India Uncut

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Monday, June 19, 2006

John Updike takes on the technorati

Kevin Kelly had recently written an essay in the New York Times, "Scan This Book!," on how all books will one day be digitised to be part of a "universal library," which "should include a copy of every painting, photograph, film and piece of music produced by all artists, present and past." Kelly described a future in which "the universal library becomes one very, very, very large single text: the world's only book."

Well, some people are horrified by the implications of the future Kelly sets out, and John Updike is one of them. At a recent event, Updike made a scathing speech against Kelly's vision, and you can listen to a podcast of it here. Immense fun, these duels between big guns. Listen in.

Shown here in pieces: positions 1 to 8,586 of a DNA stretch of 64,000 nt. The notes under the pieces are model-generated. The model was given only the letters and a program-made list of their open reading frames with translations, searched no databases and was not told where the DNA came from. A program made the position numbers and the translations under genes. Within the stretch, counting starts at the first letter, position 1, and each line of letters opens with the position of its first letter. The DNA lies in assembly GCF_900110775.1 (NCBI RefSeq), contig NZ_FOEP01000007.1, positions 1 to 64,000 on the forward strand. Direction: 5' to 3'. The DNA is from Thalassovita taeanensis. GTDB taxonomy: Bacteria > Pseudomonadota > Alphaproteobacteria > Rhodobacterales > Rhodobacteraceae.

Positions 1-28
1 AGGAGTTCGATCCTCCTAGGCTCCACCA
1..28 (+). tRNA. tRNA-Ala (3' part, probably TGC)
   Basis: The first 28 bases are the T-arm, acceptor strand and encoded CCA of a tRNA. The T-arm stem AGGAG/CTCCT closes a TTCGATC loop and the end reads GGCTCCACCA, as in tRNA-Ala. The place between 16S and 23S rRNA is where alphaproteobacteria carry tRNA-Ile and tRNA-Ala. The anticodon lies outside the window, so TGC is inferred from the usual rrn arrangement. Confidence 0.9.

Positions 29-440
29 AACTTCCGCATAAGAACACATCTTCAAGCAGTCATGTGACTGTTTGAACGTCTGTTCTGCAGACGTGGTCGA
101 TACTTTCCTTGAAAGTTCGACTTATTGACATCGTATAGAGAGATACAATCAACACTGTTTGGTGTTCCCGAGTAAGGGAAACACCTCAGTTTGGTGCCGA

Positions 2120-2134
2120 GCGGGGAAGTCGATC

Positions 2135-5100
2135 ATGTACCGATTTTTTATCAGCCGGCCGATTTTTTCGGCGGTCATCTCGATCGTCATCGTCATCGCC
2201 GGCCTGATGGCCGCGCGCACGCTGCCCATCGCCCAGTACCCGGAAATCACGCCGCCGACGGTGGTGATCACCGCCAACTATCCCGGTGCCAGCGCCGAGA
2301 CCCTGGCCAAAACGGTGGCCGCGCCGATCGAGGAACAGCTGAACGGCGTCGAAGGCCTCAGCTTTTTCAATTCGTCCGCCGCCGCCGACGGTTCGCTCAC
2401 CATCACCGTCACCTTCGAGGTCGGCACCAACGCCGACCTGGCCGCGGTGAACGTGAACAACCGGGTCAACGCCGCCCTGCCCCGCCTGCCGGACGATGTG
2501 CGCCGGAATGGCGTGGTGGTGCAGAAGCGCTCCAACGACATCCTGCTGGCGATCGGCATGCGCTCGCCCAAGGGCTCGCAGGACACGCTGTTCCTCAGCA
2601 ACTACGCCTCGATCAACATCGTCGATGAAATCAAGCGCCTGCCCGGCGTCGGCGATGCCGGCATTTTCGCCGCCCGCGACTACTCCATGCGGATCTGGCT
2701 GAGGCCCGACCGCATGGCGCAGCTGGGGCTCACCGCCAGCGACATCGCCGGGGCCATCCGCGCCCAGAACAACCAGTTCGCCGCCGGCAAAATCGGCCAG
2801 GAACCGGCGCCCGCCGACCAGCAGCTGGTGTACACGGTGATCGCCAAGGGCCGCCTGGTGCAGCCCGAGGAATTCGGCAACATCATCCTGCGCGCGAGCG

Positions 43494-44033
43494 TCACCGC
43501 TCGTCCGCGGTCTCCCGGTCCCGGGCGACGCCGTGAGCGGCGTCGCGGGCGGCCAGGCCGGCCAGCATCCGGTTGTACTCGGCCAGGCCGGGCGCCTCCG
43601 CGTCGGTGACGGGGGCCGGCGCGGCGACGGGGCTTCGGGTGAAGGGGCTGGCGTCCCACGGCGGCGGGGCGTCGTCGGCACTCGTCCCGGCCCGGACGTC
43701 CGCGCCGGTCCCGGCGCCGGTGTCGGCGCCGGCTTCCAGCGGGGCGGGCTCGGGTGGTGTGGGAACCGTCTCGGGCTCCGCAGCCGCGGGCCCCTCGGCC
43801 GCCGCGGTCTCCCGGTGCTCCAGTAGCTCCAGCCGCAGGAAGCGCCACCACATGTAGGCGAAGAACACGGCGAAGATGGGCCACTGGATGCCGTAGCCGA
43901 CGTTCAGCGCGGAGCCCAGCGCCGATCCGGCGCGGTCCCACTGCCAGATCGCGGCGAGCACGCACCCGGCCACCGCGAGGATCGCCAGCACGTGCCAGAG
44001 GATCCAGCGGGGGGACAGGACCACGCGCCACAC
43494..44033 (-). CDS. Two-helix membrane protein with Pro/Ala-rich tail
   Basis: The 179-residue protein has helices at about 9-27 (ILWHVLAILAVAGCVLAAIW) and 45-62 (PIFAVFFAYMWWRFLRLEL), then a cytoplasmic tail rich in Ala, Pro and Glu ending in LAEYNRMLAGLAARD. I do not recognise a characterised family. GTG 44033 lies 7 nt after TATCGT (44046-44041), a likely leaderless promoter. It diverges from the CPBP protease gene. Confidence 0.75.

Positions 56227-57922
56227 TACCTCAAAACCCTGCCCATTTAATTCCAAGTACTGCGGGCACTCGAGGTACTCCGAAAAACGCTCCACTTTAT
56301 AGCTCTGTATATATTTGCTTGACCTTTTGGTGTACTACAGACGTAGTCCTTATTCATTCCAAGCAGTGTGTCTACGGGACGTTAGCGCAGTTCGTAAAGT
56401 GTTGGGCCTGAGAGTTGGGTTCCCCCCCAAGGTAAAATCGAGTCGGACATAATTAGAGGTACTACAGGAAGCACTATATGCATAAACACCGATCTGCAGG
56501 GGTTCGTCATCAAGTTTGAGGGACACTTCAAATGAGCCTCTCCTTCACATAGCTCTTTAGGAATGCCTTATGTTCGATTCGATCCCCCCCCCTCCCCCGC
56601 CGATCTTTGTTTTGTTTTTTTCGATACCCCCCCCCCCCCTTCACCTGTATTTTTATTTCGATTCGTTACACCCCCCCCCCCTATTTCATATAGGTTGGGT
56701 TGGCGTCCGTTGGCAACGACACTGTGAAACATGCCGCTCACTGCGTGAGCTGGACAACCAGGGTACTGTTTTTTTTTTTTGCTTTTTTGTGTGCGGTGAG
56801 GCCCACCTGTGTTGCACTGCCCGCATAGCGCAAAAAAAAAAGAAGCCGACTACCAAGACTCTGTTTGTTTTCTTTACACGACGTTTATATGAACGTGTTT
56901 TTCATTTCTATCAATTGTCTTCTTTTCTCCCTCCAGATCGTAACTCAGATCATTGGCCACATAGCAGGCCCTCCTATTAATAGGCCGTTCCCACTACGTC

My take on it: I'm delighted about the increased access to books that a "universal library" would provide, but I care deeply about the sanctity of copyright, which is threatened by some of what Kelly speaks of. Property rights provide the biggest incentive for progress, and should be inviolable.

Having said that, the print-v-pixels battle hardly interests me. People should be able to read books in whatever format they want, provided they acquire them legally, and I'm sure there'll always be enough lovers of "[p]hysical, handsome, nice-smelling books," as Updike puts it, for bookshops to flourish well after every book is available online.

Two other accounts of the drama: The Wall Street Journal, the Washington Post.
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